|Who Do You Think You Are? - Page 7|
Life: A Danger Zone
When I was 5 years old, my parents enrolled me in kindergarten, which I vaguely envisioned as a cheery place where my mother and I would play. I remember walking with her into a large, too-bright room vibrating with strange children in perpetual motion. Instinctively, I hung onto her. When she gently prodded me forward to introduce me to the cheerful teacher, I stared at my shoes. Mom put her arm around me, urged me to enjoy my morning, and assured me she'd be back soon. Then she turned and walked out the door.
I froze into place: my feet might as well have been nailed to the linoleum floor. A few of the children approached, and then a few more, until I was completely encircled by strange 5-year-olds who looked not one bit kind or welcoming. "Where'd you come from?" they demanded of this odd statue of a child. When I opened my mouth to speak, no words came out: my throat had seized up entirely.
"Where'd you come from?" they clamored over and over, circling me and looking increasingly annoyed. Finally, my instinct for survival momentarily subjugating my terror, I managed to croak, "New Jersey." The kids immediately began to peel off; I had succeeded in boring them. I hurled myself toward my benignly smiling teacher, who seemed entirely unaware of my close brush with oblivion. "I have to go home now," I whispered. "A little later," she chirped, herding me toward the other children. "Not later," I said. "Now."
Fortunately, I connected early on with another aspect of my high-reactive temperament—the part that loved to be alone. This wasn't just about relief from social overload; solitude made me truly, intensely happy. In an old photo that sits on my desk, I'm 2 years old, sitting behind our small, clapboard house in Cleveland, Ohio. Apparently, I've wandered away from the family group because I'm pictured entirely alone, nestled in grass, and washed in sunlight, holding a Peter Rabbit picture book and smiling softly. Inside the house, I sought similar serene nooks: as a preschooler, I kept a regular appointment with a square of sunlight that appeared on our living room rug each afternoon. I can still remember the liquid pleasure that rippled through me as I curled up alone in that sun-warmed spot. "You're like a little cat," my mother often said, and she was right: wherever there was warmth, light and solitude, I felt beckoned and soothed.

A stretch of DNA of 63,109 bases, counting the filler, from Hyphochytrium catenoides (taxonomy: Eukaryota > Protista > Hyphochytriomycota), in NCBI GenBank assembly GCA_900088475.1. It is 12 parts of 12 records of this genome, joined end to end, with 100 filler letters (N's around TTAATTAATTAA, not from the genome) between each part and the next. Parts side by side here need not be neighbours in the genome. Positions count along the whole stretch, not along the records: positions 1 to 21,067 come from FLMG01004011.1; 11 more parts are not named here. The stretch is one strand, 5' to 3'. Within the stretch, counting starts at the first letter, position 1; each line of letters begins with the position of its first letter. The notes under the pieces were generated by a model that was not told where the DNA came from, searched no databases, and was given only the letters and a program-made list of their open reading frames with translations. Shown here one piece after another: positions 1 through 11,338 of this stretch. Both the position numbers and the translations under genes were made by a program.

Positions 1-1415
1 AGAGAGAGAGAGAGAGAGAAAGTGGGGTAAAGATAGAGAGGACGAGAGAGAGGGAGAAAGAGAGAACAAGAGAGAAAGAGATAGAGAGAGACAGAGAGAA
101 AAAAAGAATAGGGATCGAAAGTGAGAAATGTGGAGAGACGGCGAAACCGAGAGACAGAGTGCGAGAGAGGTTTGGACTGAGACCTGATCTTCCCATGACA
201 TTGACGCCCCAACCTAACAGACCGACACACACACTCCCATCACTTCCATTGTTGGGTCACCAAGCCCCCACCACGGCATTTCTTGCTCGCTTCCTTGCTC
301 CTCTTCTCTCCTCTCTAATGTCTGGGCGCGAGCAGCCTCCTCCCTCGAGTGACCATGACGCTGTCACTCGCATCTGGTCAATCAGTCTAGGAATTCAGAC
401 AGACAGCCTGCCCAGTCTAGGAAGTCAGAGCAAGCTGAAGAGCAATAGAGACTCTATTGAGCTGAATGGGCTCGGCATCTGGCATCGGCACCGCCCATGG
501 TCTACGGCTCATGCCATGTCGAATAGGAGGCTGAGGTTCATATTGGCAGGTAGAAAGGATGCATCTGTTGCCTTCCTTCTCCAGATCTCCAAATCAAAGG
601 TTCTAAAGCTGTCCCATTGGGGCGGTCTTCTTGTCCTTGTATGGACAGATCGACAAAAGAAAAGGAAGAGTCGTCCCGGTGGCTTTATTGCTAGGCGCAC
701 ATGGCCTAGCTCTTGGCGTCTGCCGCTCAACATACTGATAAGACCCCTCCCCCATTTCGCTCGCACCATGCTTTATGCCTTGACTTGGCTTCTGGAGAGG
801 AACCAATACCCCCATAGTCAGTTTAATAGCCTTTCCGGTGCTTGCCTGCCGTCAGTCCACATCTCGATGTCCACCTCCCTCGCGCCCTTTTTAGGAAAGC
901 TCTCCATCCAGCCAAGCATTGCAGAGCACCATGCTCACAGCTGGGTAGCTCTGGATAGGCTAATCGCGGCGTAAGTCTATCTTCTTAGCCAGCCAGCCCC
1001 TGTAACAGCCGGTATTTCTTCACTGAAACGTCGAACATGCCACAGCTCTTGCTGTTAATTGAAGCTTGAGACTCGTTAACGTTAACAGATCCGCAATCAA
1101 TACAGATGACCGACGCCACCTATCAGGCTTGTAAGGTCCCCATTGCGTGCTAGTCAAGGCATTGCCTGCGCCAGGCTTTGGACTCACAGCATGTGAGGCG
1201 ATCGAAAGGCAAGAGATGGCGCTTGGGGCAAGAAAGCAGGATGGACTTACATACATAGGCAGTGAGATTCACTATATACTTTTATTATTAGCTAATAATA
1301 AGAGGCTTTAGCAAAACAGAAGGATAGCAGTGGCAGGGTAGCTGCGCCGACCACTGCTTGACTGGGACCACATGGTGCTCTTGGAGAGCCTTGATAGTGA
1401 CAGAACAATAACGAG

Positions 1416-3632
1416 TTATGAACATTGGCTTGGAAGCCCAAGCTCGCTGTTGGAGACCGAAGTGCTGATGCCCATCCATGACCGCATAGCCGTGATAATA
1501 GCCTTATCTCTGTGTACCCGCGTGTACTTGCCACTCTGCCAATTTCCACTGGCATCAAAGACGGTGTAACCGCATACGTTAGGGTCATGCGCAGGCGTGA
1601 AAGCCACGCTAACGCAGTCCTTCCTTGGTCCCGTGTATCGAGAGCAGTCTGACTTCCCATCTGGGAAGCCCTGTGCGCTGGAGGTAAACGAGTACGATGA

But those halcyon days of protected spaces were numbered. School was not only a rude awakening into a world of children more boisterous than I, but also my first opportunity to compare myself with lots of other kids. In the fourth grade, I became enamored of a dazzling circle of "popular girls"—the ones whose merciless faces appeared as I fled my dining room—and the more aggressively they rejected me, the more I despised the hideous shyness that seemed to consign me to perpetual outsider status. Why couldn't I be frothy and full of giggles, like them? By the time I was 10, I sometimes sat in my bedroom for hours, sunk in what I called "sadness" because I had no other word for it.